It's amazing how Ford US's problems miror ours (performance wise, not quality or safety wise). Sounds like a good theme to me.. :D
"Total Performance" - A Ford Theme In Need Of A Comeback.
Detroit. It's fact of life in the PR
business that when things start going against you, it comes in waves. And once the "buzz" starts heading downhill, there's no amount of heartfelt sincerity or public mea culpas that can turn the negative tide or keep it from gaining momentum. It's definitely Ford's turn in the barrel right this very minute, and how they handle the next few days and weeks will literally determine their fortunes for at least the next three years - if not longer. That's a pretty tall order for any corporation to deal with, but the crucial and precarious nature of Ford's current situation cannot be overestimated.
We'll stay out of the speculation about CEO Jacques Nasser's standing inside the company for now, but suffice to say, there will be management changes to spread the power out a little more and - how shall we say it - redistribute the flow of information and ideas. And yes, William Clay Ford Jr. will be taking a more active role in the day-to-day operations of the company.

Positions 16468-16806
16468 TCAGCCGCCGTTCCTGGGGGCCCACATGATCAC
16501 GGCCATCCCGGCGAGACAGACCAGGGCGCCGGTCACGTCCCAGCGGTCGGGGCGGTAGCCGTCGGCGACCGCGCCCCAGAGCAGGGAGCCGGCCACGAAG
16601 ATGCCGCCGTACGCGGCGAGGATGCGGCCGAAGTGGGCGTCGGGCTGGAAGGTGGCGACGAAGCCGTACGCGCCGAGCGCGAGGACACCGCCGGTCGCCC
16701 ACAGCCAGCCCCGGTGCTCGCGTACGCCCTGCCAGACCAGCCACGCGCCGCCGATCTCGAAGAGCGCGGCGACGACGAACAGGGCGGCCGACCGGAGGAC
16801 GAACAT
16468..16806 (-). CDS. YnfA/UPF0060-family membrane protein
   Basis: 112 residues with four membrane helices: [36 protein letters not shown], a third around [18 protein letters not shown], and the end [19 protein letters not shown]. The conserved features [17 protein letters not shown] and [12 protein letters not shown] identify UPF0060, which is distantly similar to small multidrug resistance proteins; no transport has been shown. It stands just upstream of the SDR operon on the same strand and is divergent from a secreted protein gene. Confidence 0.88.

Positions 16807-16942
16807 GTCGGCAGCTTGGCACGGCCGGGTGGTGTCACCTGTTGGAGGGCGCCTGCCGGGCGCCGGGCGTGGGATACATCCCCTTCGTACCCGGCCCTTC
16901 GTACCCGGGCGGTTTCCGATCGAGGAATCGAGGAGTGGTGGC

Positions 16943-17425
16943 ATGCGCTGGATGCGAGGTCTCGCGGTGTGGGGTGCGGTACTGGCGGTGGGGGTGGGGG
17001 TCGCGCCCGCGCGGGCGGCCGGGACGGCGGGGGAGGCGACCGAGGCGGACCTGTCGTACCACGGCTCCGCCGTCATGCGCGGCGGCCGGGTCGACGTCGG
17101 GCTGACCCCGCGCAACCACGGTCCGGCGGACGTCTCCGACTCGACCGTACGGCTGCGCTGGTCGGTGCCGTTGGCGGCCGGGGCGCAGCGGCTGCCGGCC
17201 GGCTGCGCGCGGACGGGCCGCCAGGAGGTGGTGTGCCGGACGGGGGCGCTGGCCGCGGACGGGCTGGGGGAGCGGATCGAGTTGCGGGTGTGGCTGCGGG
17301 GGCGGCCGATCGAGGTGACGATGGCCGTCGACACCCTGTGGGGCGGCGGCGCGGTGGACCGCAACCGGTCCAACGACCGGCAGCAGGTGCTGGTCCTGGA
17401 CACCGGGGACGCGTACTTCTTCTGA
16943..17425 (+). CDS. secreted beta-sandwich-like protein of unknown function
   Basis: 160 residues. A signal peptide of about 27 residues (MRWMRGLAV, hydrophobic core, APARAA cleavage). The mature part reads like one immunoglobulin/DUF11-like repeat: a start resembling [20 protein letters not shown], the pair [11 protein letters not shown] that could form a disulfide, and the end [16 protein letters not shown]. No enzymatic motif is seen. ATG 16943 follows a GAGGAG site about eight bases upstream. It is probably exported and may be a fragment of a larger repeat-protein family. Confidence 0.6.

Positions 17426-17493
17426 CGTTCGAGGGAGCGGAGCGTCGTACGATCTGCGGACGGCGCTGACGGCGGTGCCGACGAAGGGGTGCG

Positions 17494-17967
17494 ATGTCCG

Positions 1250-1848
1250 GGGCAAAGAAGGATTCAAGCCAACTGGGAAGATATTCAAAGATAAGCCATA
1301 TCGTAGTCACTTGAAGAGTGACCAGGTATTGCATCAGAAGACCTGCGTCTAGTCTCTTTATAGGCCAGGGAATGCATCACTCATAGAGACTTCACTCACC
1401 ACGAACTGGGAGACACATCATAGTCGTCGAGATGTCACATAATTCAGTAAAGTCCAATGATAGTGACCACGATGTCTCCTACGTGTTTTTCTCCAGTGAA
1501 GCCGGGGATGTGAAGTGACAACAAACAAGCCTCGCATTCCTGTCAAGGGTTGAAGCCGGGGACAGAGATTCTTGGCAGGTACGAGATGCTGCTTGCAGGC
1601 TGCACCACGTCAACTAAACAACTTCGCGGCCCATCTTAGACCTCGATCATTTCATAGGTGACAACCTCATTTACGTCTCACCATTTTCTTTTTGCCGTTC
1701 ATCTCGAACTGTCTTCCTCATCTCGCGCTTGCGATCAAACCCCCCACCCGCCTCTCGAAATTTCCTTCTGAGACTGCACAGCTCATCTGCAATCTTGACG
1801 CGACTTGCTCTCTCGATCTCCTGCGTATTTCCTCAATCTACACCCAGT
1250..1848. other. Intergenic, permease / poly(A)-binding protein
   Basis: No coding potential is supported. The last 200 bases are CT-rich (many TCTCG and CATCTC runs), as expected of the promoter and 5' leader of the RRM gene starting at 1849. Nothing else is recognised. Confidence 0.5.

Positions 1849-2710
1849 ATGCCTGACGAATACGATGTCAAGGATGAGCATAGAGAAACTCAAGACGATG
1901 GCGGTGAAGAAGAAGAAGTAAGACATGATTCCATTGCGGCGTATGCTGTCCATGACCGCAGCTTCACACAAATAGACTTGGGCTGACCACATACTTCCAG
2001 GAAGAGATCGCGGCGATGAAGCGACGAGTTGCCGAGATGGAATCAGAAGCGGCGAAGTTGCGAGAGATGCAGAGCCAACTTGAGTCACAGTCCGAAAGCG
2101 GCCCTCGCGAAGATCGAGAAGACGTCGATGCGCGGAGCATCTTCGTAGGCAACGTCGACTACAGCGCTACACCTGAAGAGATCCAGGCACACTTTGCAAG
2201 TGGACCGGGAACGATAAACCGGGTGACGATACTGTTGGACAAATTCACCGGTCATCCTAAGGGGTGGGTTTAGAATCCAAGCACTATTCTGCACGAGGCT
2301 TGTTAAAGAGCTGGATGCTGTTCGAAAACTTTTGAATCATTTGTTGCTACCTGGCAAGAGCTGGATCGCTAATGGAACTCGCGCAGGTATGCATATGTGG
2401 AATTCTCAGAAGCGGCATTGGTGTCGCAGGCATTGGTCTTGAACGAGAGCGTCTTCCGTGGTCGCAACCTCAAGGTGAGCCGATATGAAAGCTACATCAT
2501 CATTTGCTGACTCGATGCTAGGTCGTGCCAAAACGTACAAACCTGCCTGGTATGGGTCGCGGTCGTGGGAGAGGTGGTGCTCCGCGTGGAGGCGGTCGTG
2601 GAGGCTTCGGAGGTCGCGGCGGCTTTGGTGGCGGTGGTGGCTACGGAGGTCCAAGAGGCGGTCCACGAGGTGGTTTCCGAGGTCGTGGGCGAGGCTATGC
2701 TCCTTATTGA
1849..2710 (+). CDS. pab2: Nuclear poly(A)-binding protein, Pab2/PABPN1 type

That being said, let's move on...
Playing the "woulda-coulda-shoulda" game right now won't do The Ford Motor Company one bit of good. They're in this tire mess up to their eyeballs, and they're going to have to hang tough and fight their way out of it with the least amount of damage to their reputation as possible. That means they're going to have to take some massive body blows to their image in the process, but they have no choice but to ride it out, making as many positive points along the way as they can.
But there are other concerns for Ford that may be as serious, if not more so, than what's going on in Washington.
And here, we humbly submit, are just a few of them:
1. Quality. Ford cannot afford one more negative quality report about any of its products. In this media intensive environment, it doesn't take long for street "buzz" to turn into the accepted gut-level (albeit reactionary) "reality." Ford is out of goodwill chits on this one, and they are operating in a zero-defect world right now with no tolerance for screw-ups. And when they do have good quality news, they better make sure everyone on the planet damn well knows about it.
2. Safety. Yes, this is the obvious one, but in this case it goes beyond the Explorer. Unwarranted and outside the government guidelines or not, the Insurance Institute For Highway Safety's "off-set" 40-M.P.H. barrier tests for pickup trucks shown on NBC's Dateline were as ugly as can be - and the Ford F-150 videos were by far the ugliest. Even though the F-150 just passed the Government's safety rating (frontal collision at a lower speed) with flying colors, the lingering impact of that NBC video footage will haunt Ford for a long time to come. Ford has to take an intensive look at everything they're doing with regard to safety, and if they have to go above and beyond the regulations to make a "statement" - then now is the time to do so. And when they have something substantive and positive to talk about, they have to step up the public messages and showcase their commitment to safety.